Tim Scott (born 1937, London) is a British sculptor known for his abstract sculptures made from transparent acrylic and steel. While studying architecture, Scott also studied sculpture part-time at Saint Martin's School of Art with Sir Anthony Caro, where he also later taught. Inspired by the example of David Smith, Scott began to make sculptures using materials such as fibreglass, glass, metal, and acrylic sheets.
Scott was part of a group of young sculptors known as the 'New Generation', exhibiting together in London in the mid-1960s. In the 1970s, Scott created his groundbreaking series of thick-slab acrylic and steel sculptures. Frustrated ultimately with the fragility of plastics at the time, Scott switched to steel for his material, abandoning his trademark acrylic sheets altogether.
His work can be found in many important collections, including 12 works at the Tate, London, and the Museum of Modern Art, New York City. His work is also held by the Calouste Gulbenkian Museum, Lisbon, the National Gallery of Victoria, Melbourne, the Museum of Fine Arts, Boston, and the Kunsthalle, Hamburg. He had solo shows in London at the Waddington Galleries in 1966 and the Whitechapel Gallery in 1967, at Kettle's Yard in Cambridge in 1980, at the Kunsthalle in Hamburg in 1981 and the Poussin Gallery in London in 2006. His sculptures have also been exhibited in group shows, including the Arts Council England touring exhibition Kaleidoscope: Colour and Sequence in 1960s British Art, which was at the Yorkshire Sculpture Park in June 2017.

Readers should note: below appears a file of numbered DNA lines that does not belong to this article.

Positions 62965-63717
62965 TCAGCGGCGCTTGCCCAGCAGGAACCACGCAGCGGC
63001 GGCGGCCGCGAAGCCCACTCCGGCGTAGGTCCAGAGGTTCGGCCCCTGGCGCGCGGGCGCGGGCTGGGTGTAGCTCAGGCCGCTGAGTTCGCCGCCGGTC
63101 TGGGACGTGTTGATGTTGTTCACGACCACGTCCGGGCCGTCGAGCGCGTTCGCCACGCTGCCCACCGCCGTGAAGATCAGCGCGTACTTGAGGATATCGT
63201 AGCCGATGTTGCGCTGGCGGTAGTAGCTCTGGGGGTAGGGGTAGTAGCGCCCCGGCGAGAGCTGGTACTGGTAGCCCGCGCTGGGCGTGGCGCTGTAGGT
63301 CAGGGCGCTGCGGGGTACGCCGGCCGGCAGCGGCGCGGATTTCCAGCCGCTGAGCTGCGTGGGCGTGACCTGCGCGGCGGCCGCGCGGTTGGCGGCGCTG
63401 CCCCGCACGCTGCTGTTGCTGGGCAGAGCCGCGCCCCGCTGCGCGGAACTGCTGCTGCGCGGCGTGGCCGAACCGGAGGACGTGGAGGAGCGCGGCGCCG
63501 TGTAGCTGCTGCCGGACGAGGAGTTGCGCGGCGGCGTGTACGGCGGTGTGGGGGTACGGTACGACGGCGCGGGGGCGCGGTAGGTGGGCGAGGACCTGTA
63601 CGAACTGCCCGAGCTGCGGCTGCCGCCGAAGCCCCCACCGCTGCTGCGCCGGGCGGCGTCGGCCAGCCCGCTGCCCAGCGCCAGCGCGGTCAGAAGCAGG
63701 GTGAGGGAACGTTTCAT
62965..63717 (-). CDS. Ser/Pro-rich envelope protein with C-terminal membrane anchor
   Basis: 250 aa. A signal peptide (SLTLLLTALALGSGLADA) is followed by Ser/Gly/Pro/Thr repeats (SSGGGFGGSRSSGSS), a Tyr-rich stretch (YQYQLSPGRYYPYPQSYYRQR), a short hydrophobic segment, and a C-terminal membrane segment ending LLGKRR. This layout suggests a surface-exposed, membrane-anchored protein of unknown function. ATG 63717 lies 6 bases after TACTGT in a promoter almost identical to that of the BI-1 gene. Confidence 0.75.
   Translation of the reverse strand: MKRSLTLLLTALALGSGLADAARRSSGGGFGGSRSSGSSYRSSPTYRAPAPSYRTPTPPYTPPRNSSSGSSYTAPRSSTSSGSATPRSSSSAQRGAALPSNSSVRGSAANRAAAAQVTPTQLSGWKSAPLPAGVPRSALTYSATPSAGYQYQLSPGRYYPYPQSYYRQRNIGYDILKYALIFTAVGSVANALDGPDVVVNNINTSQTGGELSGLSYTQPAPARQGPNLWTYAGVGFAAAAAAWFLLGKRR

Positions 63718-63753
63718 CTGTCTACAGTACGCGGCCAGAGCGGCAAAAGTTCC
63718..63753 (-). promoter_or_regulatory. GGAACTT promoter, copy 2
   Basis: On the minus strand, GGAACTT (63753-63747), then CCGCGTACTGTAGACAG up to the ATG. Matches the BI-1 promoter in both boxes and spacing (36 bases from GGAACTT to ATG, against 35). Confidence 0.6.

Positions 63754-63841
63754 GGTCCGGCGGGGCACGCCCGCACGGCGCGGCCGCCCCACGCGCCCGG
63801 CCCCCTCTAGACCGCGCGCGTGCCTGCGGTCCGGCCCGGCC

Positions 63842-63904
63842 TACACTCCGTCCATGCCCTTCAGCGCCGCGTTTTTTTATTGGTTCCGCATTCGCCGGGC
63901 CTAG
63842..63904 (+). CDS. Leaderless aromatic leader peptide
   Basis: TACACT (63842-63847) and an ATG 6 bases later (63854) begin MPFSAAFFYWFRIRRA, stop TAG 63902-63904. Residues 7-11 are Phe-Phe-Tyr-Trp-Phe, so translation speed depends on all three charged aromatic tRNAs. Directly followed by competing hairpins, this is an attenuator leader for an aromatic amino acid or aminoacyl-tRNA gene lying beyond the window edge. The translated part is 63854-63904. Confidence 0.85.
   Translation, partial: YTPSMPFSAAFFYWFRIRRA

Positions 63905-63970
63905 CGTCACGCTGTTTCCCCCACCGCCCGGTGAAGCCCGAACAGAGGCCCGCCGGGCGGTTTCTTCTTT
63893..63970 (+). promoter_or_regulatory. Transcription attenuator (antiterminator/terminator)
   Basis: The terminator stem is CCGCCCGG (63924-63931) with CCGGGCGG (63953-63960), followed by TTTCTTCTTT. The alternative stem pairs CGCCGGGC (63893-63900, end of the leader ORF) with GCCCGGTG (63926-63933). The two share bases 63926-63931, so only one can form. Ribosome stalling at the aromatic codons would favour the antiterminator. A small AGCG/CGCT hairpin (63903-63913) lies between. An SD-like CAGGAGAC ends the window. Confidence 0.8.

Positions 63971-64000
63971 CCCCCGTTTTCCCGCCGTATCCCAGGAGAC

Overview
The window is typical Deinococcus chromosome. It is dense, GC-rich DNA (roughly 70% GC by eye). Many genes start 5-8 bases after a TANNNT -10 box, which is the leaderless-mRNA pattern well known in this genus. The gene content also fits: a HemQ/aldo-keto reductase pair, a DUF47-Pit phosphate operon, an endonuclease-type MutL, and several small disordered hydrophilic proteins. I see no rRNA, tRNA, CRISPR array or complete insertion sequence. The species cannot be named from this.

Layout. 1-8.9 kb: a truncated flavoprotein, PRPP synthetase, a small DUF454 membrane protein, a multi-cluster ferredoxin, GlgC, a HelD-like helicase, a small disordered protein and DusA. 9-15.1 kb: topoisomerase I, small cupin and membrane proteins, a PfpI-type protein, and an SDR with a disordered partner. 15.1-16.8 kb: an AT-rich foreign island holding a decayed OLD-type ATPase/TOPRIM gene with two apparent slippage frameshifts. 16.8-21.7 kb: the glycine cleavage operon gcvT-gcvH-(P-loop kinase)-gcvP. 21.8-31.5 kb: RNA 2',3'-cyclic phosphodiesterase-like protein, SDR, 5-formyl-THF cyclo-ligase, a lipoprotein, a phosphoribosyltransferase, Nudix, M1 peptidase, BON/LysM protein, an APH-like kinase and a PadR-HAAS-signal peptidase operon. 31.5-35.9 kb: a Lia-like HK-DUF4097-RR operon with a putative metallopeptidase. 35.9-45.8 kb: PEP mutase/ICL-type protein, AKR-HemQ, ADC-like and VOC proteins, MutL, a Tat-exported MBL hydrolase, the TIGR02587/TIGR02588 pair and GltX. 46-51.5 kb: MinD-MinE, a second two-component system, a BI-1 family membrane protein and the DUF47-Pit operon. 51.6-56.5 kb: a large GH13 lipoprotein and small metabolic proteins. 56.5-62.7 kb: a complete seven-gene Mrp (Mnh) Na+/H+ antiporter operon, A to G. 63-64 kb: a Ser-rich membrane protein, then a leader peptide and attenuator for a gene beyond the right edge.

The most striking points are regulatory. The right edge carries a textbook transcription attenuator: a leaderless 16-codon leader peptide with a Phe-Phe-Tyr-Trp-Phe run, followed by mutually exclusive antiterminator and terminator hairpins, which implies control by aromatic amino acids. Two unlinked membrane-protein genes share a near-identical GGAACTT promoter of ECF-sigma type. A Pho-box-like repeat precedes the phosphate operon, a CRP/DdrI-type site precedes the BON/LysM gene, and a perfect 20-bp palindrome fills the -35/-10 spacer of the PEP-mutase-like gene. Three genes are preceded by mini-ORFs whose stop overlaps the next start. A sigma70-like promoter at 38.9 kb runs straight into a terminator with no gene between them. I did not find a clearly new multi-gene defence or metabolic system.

He taught inter alia as a professor at the Academy of Fine Arts Nuremberg.